Monday, November 19, 2007
The nail and the scepter
Man seeks to win his glory by the slaughter of others — Christ by the slaughter of himself: men seek to get crowns of gold — he sought a crown of thorns: men think that glory lies in being exalted over others — Christ thought that his glory did lie in becoming “a worm and no man,” a scoff and reproach amongst all that beheld him. He stooped when he conquered; and he counted that the glory lay as much in the stooping as in the conquest. Christ was glorified on the cross, we say, first, because love is always glorious. If I might prefer any glory, I should ask to be beloved by men.
Surely, the greatest glory that a man can have among his fellows is not that of mere admiration, when they stare at him as he passes through the street, and throng the avenues to behold him as he rides in his triumph; the greatest fame, the greatest glory of a patriot is the love of his country — to feel that young men and maidens, old men and sires, are prepared to fall at his feet in love, to give up all they have to serve him who has served them. Now, Christ won more love by the cross than he did ever win elsewhere.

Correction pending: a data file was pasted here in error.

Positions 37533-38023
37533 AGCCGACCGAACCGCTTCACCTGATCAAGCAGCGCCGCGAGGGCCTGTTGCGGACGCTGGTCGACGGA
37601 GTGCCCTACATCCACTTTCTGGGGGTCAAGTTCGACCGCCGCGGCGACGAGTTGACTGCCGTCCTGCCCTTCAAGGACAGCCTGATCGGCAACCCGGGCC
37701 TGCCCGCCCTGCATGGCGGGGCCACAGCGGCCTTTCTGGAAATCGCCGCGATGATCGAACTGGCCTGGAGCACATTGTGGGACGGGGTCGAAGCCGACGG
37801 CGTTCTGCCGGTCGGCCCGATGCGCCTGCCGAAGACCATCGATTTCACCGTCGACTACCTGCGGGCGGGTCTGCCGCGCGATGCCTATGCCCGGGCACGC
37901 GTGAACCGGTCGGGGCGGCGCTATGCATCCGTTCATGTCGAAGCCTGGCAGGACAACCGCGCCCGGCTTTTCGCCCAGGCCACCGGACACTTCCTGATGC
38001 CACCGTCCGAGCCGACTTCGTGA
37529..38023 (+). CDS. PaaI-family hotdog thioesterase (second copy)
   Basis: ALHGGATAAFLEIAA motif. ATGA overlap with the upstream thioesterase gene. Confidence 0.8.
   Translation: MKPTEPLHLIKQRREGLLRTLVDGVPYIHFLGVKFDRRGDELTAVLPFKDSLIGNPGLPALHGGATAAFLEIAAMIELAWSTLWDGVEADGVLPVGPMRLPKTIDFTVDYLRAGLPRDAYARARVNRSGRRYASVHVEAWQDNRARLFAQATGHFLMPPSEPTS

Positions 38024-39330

O Lord Jesus, thou wouldst never have been so much loved, if thou hadst sat in heaven for ever, as thou art now loved since thou hast stooped to death. Not cherubim and seraphim, and angels clad in light, ever could have loved with hearts so warm as thy redeemed above, or even thy redeemed below. Thou didst win love more abundantly by the nail than by thy scepter. Thine open side brought thee no emptiness of love, for thy people love thee with all their hearts. Christ won glory by his cross. He was never so lifted up as when he was cast down; and the Christian will bear witness, that though he loves his Master anywhere, yet nothing moves his heart to rapture and vehemence of love, like the story of the crucifixion and the agonies of Calvary.
From a sermon entitled "Christ Lifted Up," delivered July 5, 1857.
Flickr photo by rachel_thecat; some rights reserved.